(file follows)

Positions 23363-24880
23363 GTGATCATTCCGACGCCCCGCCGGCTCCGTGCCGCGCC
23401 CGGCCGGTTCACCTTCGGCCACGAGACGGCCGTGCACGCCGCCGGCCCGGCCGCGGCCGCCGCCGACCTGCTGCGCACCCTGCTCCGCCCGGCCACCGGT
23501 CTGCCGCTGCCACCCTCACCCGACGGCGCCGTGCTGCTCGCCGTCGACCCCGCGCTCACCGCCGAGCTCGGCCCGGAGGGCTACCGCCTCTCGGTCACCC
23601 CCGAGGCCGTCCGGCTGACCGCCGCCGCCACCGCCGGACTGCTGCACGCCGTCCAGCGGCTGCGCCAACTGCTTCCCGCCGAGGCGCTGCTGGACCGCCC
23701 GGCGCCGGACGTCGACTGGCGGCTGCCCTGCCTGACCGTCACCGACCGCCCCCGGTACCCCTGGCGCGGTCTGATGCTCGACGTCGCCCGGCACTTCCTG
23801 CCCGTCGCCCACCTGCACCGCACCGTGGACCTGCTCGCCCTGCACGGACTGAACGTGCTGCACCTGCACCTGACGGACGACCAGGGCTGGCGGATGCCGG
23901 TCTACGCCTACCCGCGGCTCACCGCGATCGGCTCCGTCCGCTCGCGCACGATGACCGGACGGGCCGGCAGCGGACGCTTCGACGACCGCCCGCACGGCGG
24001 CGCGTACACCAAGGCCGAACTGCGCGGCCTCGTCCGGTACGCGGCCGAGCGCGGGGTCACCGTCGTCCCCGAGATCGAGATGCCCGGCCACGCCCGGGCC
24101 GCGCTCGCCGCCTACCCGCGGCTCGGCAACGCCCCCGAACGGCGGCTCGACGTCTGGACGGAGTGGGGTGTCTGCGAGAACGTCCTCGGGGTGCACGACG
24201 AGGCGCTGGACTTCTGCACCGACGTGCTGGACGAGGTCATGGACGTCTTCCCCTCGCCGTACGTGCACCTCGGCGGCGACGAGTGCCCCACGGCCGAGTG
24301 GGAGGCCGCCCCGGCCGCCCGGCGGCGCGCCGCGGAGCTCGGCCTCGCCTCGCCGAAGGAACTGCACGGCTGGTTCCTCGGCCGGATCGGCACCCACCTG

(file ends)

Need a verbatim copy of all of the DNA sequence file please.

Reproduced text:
Positions 23363-24880
23363 GTGATCATTCCGACGCCCCGCCGGCTCCGTGCCGCGCC
23401 CGGCCGGTTCACCTTCGGCCACGAGACGGCCGTGCACGCCGCCGGCCCGGCCGCGGCCGCCGCCGACCTGCTGCGCACCCTGCTCCGCCCGGCCACCGGT
23501 CTGCCGCTGCCACCCTCACCCGACGGCGCCGTGCTGCTCGCCGTCGACCCCGCGCTCACCGCCGAGCTCGGCCCGGAGGGCTACCGCCTCTCGGTCACCC
23601 CCGAGGCCGTCCGGCTGACCGCCGCCGCCACCGCCGGACTGCTGCACGCCGTCCAGCGGCTGCGCCAACTGCTTCCCGCCGAGGCGCTGCTGGACCGCCC
23701 GGCGCCGGACGTCGACTGGCGGCTGCCCTGCCTGACCGTCACCGACCGCCCCCGGTACCCCTGGCGCGGTCTGATGCTCGACGTCGCCCGGCACTTCCTG
23801 CCCGTCGCCCACCTGCACCGCACCGTGGACCTGCTCGCCCTGCACGGACTGAACGTGCTGCACCTGCACCTGACGGACGACCAGGGCTGGCGGATGCCGG
23901 TCTACGCCTACCCGCGGCTCACCGCGATCGGCTCCGTCCGCTCGCGCACGATGACCGGACGGGCCGGCAGCGGACGCTTCGACGACCGCCCGCACGGCGG
24001 CGCGTACACCAAGGCCGAACTGCGCGGCCTCGTCCGGTACGCGGCCGAGCGCGGGGTCACCGTCGTCCCCGAGATCGAGATGCCCGGCCACGCCCGGGCC
24101 GCGCTCGCCGCCTACCCGCGGCTCGGCAACGCCCCCGAACGGCGGCTCGACGTCTGGACGGAGTGGGGTGTCTGCGAGAACGTCCTCGGGGTGCACGACG
24201 AGGCGCTGGACTTCTGCACCGACGTGCTGGACGAGGTCATGGACGTCTTCCCCTCGCCGTACGTGCACCTCGGCGGCGACGAGTGCCCCACGGCCGAGTG
24301 GGAGGCCGCCCCGGCCGCCCGGCGGCGCGCCGCGGAGCTCGGCCTCGCCTCGCCGAAGGAACTGCACGGCTGGTTCCTCGGCCGGATCGGCACCCACCTG